Craig C. Freudenrich
Nuclear power plants that currently operate around the world use a process called nuclear fission to create heat energy for making electricity. In this process, a neutron splits a heavy atom of uranium into two lighter atoms. The split is accompanied by a large amount of heat energy and more neutrons. However, the lighter atoms are radioactive wastes that cannot be harnessed for more energy. The downside is that the process produces toxic waste that will remain in place for centuries. How do plants dispose of it?
A better question to ask is: What if you could generate the same amount of heat energy without creating radioactive wastes? This is what nuclear fusion does.
We see and benefit from nuclear fusion every day. It’s the process that powers the sun. Instead of splitting heavy radioactive atoms, nuclear fusion combines lighter atoms to form heavier ones. Specifically, two fuels abundant in nature -- isotopes of hydrogen [deuterium (12H) and tritium (13H)]) -- combine to form helium isotopes (23He, 24He), neutrons (01n) and energy:
Deuterium-deuterium fusion: 12H + 12H → 23He + 01n + energy
Deuterium-tritium fusion: 12H + 13H → 24He + 01n + energy
As mentioned above, nuclear fusion does not produce radioactive wastes. However, it’s not easy to get these atoms close enough to fuse. It takes intense heat and pressure to overcome the repulsive forces between the atoms of the hydrogen isotopes. In fact, the plant must heat the isotopes to temperatures even hotter than the sun to make them form a sort of gas-plasma substance. Efforts are underway to duplicate the sun's energy-producing ability. A joint project from MIT and Columbia University has placed a high-intensity magnet inside the hot plasma to duplicate planetary magnetic fields. They'll next work on scaling the energy confinement to produce power [source: MIT].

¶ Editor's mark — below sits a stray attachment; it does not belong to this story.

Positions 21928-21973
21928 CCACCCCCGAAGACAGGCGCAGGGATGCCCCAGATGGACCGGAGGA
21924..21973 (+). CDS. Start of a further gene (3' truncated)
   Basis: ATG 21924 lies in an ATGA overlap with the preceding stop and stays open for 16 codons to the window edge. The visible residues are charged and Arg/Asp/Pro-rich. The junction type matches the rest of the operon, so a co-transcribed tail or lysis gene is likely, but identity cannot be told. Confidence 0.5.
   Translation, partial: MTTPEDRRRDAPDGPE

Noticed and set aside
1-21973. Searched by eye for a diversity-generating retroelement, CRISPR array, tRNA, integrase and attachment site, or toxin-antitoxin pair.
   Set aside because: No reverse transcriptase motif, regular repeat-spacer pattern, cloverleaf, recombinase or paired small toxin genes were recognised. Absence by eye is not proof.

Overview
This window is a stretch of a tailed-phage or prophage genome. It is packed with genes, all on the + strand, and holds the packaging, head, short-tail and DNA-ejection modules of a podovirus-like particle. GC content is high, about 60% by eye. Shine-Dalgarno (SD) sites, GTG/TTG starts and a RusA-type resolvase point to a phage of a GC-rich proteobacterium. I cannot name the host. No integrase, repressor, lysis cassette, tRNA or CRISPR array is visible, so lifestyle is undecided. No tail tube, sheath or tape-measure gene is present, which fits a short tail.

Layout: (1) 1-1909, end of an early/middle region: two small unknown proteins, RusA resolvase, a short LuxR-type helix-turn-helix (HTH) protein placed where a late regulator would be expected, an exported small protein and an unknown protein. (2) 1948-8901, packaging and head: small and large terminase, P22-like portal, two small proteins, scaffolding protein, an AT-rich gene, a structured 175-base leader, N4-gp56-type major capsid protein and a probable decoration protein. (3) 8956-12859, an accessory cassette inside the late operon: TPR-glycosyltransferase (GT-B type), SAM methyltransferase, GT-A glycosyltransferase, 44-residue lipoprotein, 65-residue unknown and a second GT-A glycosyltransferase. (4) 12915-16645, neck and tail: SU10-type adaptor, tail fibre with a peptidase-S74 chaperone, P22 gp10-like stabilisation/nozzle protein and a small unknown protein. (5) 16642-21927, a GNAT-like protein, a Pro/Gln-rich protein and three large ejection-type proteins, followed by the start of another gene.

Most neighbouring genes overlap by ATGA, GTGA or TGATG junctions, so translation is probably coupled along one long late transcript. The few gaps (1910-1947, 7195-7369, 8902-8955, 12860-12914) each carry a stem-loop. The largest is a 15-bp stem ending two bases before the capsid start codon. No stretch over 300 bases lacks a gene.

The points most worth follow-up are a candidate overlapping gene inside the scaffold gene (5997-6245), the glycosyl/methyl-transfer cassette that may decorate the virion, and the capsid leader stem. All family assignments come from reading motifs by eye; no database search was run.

Economical nuclear fusion power plants are not yet feasible, but when they are, the fuels used in nuclear fusion represent a long-term and sustainable energy solution. Scientists are constructing an experimental reactor that could lead the way to demonstrating how fusion could be commercially viable [source: IAEA].
If you want to crank out some energy in this solar system, you might as well emulate the biggest show in town: the sun. The process is called nuclear fusion, and involves fusing atoms rather than splitting them apart as in nuclear fission. Both processes produce vast amounts of energy, but fusion produces significantly less waste and less radiation. Technology will have to improve somewhat before this is a valid energy source on Earth, however. Currently, man-made fusion reactors would likely expend more energy than they produce.
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